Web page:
Multi-core processors are no longer an option! they are inevitable. We will be compelled to use them, as multi-cores provide the only way to continue improving peak performance without much increase in the power consumption. However, we still face serious challenges not only in how to express the parallelism in the application, but also in exploiting the available parallelism by efficient application management on modern multi-core architectures. We observe that futuristic multi-core processors and project that future multi-core processors, will not support memory virtualization in the hardware. This is not only because cache coherency protocols do not scale to 100s or 1000s of cores, but automatic management consumes significant energy budget of the processor. The burden of memory management is being pushed to the software levels. This proposal will develop much needed tools and techniques to automatically manage the limited local memories present in each of the cores of a multi-core processor. The main objective is to relieve application programmer of the burden of carefully crafting the application, and dividing and mapping it onto the cores to ensure its correct execution and portability.
PI currently has a funded NSF grant: CCF-0916652 Compilation for Multi-core Processors with Limited Local Memories. This proposal seeks REU supplemental funding for two undergraduate students to work on developing demanding image processing and gaming applications on the IBM Cell processor. This project will enhance the project by demonstrating the effectiveness of our techniques on realistic use-cases, and at the same time provide unique challenges and research experiences for the participating undergraduate students. The IBM Cell processor is a very good example of a scalable memory design, which seems to be very promising as we scale the number of cores in a processor. Application development on such processors involves not only partitioning and parallelizing the functionality of the application, but also requires explicit memory management by the user. The objective of the main grant is to come up with a small set of intuitive changes that the programmer must make in order to enable efficient execution of a multi-threaded application on such limited local memory processors. As a part of the main grant, we are developing tools and techniques to enable this, and automate it to as much extent as possible. While we are using standard benchmarks to demonstrate our techniques, this REU will take us one step further: by demonstrating the need and effectiveness of our techniques for real-world demanding applications. Undergraduate students will benefit from this engagement by not only learning parallel programming, but also concepts of explicit memory management in applications, which is already and will become increasingly important skill, as we scale to ten to hundred-core processors.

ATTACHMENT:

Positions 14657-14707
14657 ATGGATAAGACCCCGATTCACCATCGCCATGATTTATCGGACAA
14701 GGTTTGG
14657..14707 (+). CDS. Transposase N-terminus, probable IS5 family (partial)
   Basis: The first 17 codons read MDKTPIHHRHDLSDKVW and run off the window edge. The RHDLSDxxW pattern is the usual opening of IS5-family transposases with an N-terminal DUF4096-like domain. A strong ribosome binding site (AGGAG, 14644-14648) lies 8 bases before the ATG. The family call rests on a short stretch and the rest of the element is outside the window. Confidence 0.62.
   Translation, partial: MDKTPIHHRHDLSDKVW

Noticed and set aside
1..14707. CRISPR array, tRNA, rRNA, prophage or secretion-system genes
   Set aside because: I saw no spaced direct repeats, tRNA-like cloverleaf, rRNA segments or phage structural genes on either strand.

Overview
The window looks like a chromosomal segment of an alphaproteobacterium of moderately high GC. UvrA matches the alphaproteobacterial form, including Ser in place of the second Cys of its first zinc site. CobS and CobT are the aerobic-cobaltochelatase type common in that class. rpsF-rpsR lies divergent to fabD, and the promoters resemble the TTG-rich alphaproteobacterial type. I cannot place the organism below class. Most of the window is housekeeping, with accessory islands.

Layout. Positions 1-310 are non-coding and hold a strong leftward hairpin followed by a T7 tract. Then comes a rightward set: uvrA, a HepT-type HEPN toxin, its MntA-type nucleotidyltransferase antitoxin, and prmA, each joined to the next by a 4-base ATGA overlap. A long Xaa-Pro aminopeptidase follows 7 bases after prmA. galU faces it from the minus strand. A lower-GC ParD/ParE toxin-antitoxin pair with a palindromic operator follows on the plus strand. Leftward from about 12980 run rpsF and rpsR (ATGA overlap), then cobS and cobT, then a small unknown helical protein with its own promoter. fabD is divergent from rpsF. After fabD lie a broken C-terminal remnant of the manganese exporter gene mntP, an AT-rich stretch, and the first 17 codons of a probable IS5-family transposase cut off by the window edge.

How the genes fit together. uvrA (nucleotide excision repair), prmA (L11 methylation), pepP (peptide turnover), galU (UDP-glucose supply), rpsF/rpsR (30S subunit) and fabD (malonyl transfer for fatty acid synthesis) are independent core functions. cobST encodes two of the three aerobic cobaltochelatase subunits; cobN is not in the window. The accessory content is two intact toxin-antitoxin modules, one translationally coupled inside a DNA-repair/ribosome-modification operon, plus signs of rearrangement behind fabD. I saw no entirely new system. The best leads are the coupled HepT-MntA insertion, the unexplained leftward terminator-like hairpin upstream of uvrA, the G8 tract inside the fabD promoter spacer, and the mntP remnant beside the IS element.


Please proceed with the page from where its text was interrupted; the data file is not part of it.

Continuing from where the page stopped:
|Effective start/end date||8/1/09 → 7/31/14|
- National Science Foundation (NSF): $523,776.00